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Volcano Watch: Kilauea activity update for March 22, 2019

The 2018 Kīlauea Volcano eruption marked the first time the federal government used Unmanned Aircraft Systems (UAS) to assist in an eruption response in the United States. The UAS were used to survey areas otherwise inaccessible or too hazardous for field crews or manned aircraft, collect multiple types of data, and provide 24/7 real-time situational awareness at Kīlauea Volcano’s summit and lower East Rift Zone. This video includes UAS footage from missions flown on May 21, May 27, June 8, June 13, November 7, and November 8, 2018.
Thermal camera time-lapse movie at Mile Marker 14.5 on Pahoa-Kalapana Road (Route 130) March 14-22, 2019. Images courtesy HDOT
This video was taken during a recent overflight of the Pu‘u ‘Ō‘ō crater on Kīlauea Volcano’s middle East Rift Zone. No major changes were observed at the crater, but its shape continues to be altered by small rockfalls within it. Video taken Monday, March 18, 2019 courtesy of U.S. Geological Survey
This 3D model of the Pu‘u ‘Ō‘ō crater was constructed from thermal images taken during a recent helicopter overflight. White areas show warm spots in the crater. Despite the absence of active lava in Pu‘u ‘Ō‘ō, changes at the crater have continued since magma drained from beneath it on April 30, 2018. The shape of the crater continues to change through occasional small collapses within it. Images taken Monday, March 18, 2019 courtesy of U.S. Geological Survey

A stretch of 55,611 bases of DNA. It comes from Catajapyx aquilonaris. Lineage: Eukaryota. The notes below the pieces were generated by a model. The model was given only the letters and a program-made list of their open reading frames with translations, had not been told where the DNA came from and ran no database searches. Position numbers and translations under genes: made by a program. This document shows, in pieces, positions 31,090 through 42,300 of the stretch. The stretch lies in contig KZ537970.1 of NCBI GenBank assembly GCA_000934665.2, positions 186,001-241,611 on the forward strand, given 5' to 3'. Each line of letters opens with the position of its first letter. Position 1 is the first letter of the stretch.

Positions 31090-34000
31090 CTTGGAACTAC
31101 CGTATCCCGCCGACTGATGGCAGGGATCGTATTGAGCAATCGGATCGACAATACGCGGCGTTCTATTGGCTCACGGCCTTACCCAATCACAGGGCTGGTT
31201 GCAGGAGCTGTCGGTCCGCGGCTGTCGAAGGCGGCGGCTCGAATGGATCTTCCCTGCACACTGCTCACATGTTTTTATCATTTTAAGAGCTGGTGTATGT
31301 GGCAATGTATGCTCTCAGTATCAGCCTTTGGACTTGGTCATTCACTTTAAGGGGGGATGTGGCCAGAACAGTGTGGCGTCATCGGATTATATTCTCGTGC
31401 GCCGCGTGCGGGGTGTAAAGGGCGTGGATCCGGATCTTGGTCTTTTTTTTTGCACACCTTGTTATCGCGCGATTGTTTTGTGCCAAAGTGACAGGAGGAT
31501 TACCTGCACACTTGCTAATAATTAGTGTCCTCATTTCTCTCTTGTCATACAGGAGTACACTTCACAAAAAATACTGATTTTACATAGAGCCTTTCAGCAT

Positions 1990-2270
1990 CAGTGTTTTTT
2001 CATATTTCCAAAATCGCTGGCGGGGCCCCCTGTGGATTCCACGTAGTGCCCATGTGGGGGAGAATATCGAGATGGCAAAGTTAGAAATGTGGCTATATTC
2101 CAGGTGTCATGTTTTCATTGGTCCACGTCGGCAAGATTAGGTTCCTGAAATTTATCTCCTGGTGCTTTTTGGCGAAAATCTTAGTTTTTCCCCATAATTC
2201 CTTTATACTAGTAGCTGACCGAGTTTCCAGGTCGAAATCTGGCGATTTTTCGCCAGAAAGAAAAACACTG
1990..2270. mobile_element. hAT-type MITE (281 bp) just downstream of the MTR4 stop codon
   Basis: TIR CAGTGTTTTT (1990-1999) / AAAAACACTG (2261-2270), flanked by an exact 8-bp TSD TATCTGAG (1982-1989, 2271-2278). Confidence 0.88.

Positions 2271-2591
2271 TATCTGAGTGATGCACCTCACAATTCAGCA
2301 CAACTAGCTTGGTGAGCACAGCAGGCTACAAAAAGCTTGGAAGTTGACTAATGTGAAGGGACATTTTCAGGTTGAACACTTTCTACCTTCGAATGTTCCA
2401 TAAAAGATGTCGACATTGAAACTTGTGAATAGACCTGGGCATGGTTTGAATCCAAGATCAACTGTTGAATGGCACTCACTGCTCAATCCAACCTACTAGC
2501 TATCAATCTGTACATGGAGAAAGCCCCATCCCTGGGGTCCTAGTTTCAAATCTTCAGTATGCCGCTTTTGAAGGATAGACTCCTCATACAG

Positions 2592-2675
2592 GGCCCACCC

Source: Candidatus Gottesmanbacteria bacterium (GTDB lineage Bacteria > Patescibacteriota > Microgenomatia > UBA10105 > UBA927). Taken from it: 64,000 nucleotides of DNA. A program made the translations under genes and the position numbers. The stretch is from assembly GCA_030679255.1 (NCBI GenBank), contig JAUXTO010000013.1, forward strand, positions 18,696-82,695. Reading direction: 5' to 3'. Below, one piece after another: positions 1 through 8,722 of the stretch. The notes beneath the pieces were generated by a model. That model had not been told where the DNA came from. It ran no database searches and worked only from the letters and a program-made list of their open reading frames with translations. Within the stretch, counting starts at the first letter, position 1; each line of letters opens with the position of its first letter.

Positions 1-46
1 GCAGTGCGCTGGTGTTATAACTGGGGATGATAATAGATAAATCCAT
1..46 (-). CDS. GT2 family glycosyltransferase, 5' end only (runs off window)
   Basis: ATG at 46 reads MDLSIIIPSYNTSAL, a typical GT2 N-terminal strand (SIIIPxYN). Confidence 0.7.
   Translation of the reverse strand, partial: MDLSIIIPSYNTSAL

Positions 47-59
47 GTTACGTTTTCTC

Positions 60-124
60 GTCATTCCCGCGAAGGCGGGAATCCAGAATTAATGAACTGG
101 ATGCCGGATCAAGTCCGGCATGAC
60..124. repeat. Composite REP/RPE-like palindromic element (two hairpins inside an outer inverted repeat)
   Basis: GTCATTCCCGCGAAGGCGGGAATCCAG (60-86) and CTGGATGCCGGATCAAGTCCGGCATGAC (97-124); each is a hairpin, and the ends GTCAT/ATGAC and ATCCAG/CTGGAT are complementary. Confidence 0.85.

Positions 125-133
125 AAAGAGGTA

(Activity updates are written by scientists at the U.S. Geological Survey’s Hawaiian Volcano Observatory.)

Kīlauea is not erupting. Rates of seismicity, deformation, and gas release have not changed significantly over the past week.

Two earthquakes with three or more felt reports occurred in Hawaiʻi during the past week.On March 20 at 2:18 a.m. HST, a magnitude-3.0 earthquake occurred 12 km (7 mi) south of Honokaʻa at 31 km (19 mi) depth.  On March 19 at 5:16 p.m. HST, a magnitude-3.2 earthquake occurred 14 km (9 mi) south of Fern Acres at 6 km (4 mi) depth.  

Deformation signals are consistent with refilling of Kīlauea Volcano’s deep East Rift Zone (ERZ) magma reservoir. Sulfur dioxide emission rates on the ERZ and at Kīlauea’s summit remain low and have been steady over the past several weeks.

A GPS station on the north flank of Puʻu ʻŌʻō has been showing steady slumping of the craters edge. This motion is not directly related to magmatic activity but is interpreted to be sliding of the unstable edge of the Puʻu ʻŌʻō cone. Small collapses at Puʻu ʻŌʻō have occurred since the eruption due to instability.

Hazardous conditions still exist at both the lower ERZ and summit of Kīlauea. Residents and visitors in the lower Puna District and Kīlauea summit areas on the Island of Hawaiʻi should stay informed and heed Hawai‘i County Civil Defense closures, warnings, and messages (www.hawaiicounty.gov/active-al…). HVO continues to closely monitor Kīlauea for any sign of increased activity.

The USGS Volcano Alert level for Mauna Loa remains at NORMAL.

Please visit HVO’s website (volcanoes.usgs.gov/hvo) for past Volcano Watch articles, Kīlauea and Mauna Loa updates, volcano photos, maps, recent earthquake info, and more. Call 808-967-8862 for weekly Kīlauea updates. Email questions to askHVO@usgs.gov.

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